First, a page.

Kara Walker's Art Shocks, Subverts and Scintillates : News & Views Kara Walker's silhouettes shock, subvert and scintillate
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Kara Walker's Art Shocks, Subverts and Scintillates

Kara Walker, Cut, Cut paper and adhesive on wall, Brent Sikkema NYC

The art of the silhouette may seem like child's play, but in the hands of controversial African-American artist Kara Walker, the Victorian-era medium is pushed to the cutting edge. On today's show, we spoke with Walker about her large scale exhibit at the Hammer Museum in Los Angeles entitled: My Complement, My Enemy, My Oppressor, My Love.

Walker's subversive works often exist in an aesthetically neutral space, wherein the images seem innocuous on first glimpse, often revealing nefarious narratives hidden underneath. The images are undeniable dialog starters, so take a look this interview with Art:21 and let's talk about it.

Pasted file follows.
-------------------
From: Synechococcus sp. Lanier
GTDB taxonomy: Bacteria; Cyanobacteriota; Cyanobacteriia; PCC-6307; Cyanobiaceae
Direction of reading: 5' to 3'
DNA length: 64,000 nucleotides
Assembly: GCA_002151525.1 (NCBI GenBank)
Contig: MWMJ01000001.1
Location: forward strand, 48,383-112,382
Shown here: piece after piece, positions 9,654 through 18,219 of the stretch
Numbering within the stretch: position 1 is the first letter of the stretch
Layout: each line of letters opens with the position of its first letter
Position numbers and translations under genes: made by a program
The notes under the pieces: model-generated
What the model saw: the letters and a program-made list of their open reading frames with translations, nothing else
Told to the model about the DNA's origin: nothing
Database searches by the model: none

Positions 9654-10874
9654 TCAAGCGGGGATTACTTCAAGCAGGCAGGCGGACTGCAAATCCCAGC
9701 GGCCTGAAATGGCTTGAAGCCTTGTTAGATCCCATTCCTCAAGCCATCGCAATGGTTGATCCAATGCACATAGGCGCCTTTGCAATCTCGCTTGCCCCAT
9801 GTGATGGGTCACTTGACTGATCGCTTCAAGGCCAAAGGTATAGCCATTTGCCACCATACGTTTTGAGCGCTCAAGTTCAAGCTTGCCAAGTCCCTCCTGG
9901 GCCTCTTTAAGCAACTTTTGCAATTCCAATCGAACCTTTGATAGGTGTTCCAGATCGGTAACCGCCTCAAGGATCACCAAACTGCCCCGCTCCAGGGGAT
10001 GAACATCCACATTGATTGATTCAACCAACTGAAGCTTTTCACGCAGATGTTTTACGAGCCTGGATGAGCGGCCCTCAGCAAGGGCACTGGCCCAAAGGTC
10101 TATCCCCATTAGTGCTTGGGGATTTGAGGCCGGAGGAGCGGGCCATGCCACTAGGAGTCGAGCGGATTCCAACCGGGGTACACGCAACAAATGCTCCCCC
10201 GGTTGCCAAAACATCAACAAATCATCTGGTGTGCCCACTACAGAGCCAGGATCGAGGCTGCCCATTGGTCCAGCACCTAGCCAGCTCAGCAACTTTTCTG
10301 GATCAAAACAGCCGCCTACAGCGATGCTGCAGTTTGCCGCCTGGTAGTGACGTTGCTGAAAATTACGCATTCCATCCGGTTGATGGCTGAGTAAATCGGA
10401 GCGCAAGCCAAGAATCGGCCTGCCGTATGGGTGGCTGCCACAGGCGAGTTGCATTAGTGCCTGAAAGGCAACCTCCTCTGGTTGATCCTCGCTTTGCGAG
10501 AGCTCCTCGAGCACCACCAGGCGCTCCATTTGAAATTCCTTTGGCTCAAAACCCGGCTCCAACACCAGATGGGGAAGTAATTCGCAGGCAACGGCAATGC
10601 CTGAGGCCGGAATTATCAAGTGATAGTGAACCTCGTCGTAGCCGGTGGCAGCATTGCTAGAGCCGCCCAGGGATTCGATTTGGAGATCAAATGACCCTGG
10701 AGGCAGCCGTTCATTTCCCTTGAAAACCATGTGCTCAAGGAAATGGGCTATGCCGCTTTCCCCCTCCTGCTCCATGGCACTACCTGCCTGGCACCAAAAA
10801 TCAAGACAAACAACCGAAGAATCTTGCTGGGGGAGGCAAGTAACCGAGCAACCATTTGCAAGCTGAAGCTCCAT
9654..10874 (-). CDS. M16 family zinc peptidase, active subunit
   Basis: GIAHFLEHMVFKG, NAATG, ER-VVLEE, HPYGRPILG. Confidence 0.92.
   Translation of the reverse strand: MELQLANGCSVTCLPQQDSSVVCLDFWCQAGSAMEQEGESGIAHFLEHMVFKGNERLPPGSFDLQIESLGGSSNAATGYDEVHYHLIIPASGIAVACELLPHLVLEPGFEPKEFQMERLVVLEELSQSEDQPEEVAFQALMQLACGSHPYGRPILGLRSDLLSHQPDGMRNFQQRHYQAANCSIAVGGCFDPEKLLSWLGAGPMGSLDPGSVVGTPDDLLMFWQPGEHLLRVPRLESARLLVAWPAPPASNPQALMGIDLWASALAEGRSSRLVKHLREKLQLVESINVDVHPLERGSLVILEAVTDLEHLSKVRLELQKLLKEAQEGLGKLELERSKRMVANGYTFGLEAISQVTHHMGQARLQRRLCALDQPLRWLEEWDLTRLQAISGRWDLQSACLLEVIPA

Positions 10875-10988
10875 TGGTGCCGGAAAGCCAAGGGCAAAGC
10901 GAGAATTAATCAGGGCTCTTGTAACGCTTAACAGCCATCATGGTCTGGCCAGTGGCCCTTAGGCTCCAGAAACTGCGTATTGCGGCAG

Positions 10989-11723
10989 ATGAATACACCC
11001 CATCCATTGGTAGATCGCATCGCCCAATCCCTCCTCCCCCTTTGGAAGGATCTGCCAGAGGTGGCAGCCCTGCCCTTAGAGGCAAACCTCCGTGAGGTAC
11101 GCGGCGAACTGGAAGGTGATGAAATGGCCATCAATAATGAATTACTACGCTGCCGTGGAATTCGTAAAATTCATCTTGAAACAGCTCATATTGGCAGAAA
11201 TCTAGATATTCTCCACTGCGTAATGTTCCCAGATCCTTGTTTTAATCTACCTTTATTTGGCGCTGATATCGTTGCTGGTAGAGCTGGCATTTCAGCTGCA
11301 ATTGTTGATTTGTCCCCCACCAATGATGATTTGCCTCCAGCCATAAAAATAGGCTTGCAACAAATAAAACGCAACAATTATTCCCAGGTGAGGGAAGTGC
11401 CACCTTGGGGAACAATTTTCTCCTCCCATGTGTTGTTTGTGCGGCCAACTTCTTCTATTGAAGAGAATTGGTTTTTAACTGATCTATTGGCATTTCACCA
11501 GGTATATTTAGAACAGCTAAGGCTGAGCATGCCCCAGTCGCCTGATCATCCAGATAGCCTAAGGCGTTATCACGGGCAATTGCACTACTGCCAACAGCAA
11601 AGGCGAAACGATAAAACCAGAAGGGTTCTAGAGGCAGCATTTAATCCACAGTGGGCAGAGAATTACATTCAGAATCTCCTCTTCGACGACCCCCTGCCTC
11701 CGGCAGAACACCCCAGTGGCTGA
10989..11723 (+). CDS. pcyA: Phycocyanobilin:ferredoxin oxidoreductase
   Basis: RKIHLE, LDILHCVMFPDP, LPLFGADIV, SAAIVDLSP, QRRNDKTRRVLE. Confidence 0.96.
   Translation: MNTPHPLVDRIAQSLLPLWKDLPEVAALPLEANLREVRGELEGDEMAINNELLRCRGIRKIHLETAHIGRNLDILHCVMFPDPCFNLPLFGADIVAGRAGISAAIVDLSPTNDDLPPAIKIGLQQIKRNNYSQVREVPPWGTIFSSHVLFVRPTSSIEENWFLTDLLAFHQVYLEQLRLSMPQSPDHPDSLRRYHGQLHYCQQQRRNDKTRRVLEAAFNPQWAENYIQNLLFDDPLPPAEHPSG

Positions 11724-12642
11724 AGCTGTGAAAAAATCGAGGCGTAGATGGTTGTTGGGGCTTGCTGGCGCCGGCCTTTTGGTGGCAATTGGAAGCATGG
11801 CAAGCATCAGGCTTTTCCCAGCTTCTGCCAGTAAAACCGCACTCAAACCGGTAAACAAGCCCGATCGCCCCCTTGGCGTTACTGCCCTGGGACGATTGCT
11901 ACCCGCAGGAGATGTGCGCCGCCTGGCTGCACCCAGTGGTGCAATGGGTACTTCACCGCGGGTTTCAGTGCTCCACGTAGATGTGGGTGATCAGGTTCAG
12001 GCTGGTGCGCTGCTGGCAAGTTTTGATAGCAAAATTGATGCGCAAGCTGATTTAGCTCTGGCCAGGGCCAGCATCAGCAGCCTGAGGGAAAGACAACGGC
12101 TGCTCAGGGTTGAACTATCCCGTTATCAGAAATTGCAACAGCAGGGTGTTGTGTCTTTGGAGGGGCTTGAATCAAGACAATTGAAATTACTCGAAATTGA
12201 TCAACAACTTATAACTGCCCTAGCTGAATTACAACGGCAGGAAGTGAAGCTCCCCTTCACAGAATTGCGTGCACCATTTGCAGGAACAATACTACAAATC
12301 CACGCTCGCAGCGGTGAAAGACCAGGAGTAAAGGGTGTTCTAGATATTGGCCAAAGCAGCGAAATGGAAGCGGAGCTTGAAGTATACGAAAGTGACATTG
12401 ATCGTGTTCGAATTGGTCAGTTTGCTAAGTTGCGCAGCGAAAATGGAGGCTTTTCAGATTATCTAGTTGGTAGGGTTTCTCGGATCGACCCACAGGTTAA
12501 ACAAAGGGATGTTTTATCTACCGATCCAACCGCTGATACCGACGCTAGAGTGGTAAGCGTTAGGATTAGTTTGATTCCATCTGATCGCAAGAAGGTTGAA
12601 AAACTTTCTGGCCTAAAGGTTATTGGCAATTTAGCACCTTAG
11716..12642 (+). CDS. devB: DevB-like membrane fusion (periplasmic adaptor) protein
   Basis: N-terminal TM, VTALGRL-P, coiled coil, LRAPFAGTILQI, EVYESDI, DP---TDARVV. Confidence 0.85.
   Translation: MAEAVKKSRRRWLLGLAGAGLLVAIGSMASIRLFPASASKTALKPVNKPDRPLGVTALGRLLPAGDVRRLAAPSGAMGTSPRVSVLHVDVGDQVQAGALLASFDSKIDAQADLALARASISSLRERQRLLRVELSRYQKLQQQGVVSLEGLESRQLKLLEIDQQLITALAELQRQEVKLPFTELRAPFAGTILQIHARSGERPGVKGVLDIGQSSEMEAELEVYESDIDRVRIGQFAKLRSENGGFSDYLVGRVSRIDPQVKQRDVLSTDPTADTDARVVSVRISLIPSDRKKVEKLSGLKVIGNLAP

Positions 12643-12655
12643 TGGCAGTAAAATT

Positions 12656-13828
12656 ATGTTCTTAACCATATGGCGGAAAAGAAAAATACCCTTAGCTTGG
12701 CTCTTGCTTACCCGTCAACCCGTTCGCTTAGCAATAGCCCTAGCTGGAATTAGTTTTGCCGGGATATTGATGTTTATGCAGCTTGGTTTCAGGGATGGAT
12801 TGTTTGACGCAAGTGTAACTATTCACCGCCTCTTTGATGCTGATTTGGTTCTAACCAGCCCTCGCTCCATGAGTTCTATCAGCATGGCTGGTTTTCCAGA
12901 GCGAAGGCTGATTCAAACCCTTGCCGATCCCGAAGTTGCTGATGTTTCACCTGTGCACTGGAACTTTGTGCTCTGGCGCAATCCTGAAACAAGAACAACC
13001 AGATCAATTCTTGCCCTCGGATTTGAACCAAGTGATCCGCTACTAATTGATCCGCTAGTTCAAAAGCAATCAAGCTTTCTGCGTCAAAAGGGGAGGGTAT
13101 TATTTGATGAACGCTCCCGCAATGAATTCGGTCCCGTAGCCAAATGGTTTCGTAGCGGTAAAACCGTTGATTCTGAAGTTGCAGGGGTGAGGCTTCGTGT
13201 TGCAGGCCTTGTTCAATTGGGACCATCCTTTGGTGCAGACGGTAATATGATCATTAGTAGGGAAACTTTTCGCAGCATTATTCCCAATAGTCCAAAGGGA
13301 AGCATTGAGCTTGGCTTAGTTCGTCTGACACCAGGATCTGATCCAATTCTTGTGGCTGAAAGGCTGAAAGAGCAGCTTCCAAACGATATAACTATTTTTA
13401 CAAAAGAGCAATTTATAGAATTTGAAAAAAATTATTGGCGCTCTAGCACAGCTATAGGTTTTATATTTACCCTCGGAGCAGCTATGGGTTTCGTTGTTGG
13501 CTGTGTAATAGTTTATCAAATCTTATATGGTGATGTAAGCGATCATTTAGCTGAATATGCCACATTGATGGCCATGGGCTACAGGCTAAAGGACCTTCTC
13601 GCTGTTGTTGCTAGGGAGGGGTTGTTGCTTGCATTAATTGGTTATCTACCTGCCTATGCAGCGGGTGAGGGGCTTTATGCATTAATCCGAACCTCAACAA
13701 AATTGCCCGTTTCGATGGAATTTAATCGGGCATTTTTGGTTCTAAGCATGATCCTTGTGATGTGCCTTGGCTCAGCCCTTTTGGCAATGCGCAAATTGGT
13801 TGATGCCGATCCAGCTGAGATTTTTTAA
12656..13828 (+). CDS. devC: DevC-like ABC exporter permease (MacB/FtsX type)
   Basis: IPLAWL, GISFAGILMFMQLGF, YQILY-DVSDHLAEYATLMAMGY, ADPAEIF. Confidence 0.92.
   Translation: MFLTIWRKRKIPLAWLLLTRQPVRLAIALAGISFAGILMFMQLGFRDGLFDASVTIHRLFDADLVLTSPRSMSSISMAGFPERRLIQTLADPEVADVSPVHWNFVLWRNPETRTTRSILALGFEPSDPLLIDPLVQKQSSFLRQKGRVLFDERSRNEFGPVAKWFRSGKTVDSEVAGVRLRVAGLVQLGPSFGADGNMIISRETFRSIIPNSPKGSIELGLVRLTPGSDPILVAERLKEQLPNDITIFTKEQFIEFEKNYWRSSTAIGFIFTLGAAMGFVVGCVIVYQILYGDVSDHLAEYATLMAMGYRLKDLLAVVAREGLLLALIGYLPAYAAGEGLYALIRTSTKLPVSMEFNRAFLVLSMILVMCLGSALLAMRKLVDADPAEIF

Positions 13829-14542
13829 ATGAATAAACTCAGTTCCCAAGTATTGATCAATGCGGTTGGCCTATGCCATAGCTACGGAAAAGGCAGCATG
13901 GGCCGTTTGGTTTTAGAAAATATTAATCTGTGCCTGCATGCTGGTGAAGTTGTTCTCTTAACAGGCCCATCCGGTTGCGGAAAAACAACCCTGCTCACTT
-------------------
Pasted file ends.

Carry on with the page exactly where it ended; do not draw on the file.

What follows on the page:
Multi-media artist/photographer/collagist Barbara Kruger describes Walker for Time's 100 People Who Shape Our World series in 2007:

Walker's vigilance has produced a compelling reckoning with the twisted trajectories of race in America. Her installations and films forcefully pluralize our notion of a singular "history." They create a profusion of backstories and revisions that slash and burn through the pieties of patriotism and the glosses of "color blindness." Restarting the engines of seemingly archaic methods, from the graphic affect of silhouette portraits to the machine-age ethos of film, she produces a cast of characters and caricatures with appetites for destruction and reproduction, for power and sex. She raucously engages both the broad sweep of the big picture and the eloquence of the telling detail. She plays with stereotypes, turning them upside down, spread-eagle and inside out. She revels in cruelty and laughter. Platitudes sicken her. She is brave. Her silhouettes throw themselves against the wall and don't blink.

Kara Walker, Keys to the Coop, 1997, linoleum cut.

But what do you think? Do you think her art is obscene? What limitations do you think curators of public museums should have when asking the eternal question "what is art?" Do you think Walker is trying to be sensationalist or is she really making a comment on society and art in general? Should art have to make a social comment?